Heroes at their best and worst
THE FLAME OF FREEDOM by David Brewer John Murray, £25, pp. 393, ISBN 0719554470 here can be few more dispiriting conflicts than the Greek war of independence. I suppose that the cruelty and factionalism that characterised it are endemic to every Balkan conflict, but the idea of Greek freedom and regeneration has invariably carried such associations and expectations in the Western imagination that from the first volunteer onwards the reality of it has always seemed uniquely dismal.
There are times, in fact, during the struggle which began in 1821, when you wonder by what stretch of the imagination it can be described as a war of independence at all. There were acts of obdurate courage and heroism, of course, but for the six years that ended with Navarino there were long periods when the only fighting was among the Greeks themselves, with faction taking on faction — islander against mainlander, the west against the east, Roumeli against the Peleponnese, the captains against the primates, senate against executive, phanariot against native — in a bewildering kaleidoscope of corruption, duplicity and greed that makes their final triumph the clearest evidence imaginable that God really was on their side.
It is not easy to describe a war that is as chaotic and shapeless as this one, and anyone who has ever looked at the original sources will recognise what an impressive job David Brewer has made of it. In the first decades after independence two superb histories of the conflict were written by Thomas Gordon and George Finlay, but although the memory of Byron has always guaranteed that philhellenism has got more than its fair share of attention, there has been a real need for an English account of the whole war as good as this one.
There is probably not much that is new here, but it has all the strengths of oldfashioned narrative history, with a strong sense of pace, a firm control of line, a confident handling of Greek and philhellene sources, a familiarity with the landscape, and a nice eye for detail. He begins with the various manoeuvres in and outside Greece that led to the opening shots of the war, and horror by horror takes the story through to Navarino and the assassination of Kapodhistrias, generous and understanding when the Greeks are at their worst and compellingly moving when — in such a heroic stand as at Missolonghi — they are at their best.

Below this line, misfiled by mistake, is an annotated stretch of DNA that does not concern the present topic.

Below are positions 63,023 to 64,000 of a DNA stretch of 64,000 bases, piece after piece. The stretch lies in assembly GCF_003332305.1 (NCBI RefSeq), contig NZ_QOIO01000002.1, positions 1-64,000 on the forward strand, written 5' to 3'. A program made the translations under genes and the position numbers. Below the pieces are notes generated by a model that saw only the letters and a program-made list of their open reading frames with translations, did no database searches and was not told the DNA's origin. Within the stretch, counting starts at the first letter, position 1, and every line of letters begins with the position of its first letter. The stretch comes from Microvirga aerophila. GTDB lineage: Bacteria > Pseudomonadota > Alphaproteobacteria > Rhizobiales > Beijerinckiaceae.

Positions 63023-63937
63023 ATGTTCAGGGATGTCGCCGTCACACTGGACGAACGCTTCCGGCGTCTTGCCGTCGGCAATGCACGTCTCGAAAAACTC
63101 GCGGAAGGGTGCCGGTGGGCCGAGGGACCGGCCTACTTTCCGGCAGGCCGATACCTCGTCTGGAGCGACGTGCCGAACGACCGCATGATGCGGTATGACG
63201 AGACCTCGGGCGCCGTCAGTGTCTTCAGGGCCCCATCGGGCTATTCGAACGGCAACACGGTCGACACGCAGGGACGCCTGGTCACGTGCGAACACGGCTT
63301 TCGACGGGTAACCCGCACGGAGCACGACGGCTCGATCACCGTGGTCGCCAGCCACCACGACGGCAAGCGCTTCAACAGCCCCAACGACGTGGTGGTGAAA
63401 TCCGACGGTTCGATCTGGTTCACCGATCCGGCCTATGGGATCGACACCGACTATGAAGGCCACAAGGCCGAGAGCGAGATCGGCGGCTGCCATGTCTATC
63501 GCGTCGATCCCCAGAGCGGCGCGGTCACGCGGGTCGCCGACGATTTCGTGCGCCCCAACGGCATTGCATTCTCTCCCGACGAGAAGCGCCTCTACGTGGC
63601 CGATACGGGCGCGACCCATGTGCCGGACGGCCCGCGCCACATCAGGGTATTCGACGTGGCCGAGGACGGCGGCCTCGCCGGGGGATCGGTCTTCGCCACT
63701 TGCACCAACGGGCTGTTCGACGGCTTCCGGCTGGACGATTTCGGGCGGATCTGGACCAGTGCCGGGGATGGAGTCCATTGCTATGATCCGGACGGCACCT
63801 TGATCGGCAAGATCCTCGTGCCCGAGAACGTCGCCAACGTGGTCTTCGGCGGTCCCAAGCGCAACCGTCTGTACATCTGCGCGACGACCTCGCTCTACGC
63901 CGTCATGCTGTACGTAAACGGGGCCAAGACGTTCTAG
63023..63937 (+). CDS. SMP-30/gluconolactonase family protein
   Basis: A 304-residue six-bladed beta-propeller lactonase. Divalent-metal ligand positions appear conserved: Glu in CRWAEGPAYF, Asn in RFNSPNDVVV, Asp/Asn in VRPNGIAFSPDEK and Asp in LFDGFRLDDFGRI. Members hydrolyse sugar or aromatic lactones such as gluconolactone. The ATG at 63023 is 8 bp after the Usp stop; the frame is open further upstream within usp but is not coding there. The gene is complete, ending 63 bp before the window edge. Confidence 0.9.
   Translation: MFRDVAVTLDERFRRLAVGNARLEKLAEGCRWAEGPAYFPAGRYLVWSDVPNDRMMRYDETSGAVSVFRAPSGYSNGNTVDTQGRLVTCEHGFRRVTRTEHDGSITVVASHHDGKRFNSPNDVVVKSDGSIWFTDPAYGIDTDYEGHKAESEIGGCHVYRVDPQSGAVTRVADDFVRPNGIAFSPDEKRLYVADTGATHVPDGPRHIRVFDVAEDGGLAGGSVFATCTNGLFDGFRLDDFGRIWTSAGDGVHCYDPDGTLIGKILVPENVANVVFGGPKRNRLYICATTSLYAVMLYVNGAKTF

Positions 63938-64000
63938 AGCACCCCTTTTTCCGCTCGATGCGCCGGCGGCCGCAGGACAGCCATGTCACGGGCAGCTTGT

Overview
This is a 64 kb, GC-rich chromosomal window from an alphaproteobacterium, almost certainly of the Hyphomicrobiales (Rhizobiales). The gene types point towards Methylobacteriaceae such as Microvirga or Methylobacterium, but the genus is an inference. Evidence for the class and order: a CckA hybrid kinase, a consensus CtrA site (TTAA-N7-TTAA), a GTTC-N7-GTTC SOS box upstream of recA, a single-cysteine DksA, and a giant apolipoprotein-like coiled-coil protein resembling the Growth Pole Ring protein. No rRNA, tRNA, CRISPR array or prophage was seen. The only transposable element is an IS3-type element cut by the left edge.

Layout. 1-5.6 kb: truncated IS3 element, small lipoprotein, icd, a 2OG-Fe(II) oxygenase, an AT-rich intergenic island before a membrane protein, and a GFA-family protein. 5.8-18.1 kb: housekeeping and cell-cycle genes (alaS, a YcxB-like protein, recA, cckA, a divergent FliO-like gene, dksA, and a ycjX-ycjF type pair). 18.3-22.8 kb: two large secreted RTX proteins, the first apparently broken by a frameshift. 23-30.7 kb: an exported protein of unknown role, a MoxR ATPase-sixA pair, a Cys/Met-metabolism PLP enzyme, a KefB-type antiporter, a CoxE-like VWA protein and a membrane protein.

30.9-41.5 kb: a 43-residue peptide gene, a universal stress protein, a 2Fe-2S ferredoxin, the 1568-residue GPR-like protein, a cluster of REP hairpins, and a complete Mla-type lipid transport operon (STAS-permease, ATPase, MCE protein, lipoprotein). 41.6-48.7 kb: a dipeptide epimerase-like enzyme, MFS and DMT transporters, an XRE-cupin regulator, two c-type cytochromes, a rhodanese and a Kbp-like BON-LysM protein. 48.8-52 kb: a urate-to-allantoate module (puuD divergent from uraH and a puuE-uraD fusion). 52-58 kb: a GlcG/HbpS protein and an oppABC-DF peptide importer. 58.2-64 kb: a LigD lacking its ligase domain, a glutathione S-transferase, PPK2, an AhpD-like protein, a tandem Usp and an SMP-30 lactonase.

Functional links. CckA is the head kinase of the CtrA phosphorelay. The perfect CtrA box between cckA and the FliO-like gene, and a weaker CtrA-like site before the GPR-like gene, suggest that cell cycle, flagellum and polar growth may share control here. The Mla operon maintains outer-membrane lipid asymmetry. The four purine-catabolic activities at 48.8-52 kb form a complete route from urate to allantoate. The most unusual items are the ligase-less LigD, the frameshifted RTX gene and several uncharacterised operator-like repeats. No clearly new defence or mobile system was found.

If there is a fault it is probably that this book is too soft on a Greek leadership that did everything it could conceivably do to lose this war, too ready to tiptoe around what David Brewer calls in his acknowledgments 'Greek susceptibilities'. The Greeks might be no different from any other country in clinging to national myths that bear little resemblance to reality, but in the 170 years since independence the hellenistic fantasies that still pass for history have had too profound an impact on their domestic and foreign policies to get as easy a ride as they do here.
David Brewer's answer to this criticism might well be that this is just another echo of the kind of wet philhellenism that sent so many volunteers scuttling back home at the first sight of a Greek battleground. He is probably right, too. The war was no more savage than that described by Goya and maybe less so than the liberation struggles in South America. There is no point, either, in railing against the klephts and captains who did the fighting because they were not what Westerners had imagined them to be. It is hard, though, to think that all those volunteers were wrong — Cochrane, Urquhart (a turcophile for life after fighting for the Greeks) or an idealist like the young Humphreys who ended up praying for battle in the desperate hope that at least some of his own side might get killed. Hard, too, to stand in the gorge outside Tripolis, where only rubbish marks the spot where 2,000 Turkish women and children were stripped and slaughtered, their heads cut off and swapped with those of dogs, and not wonder if the figure of Kolokotronis, his equestrian statue towering over the main square less than a mile away, is the ideal embodiment of nationhood.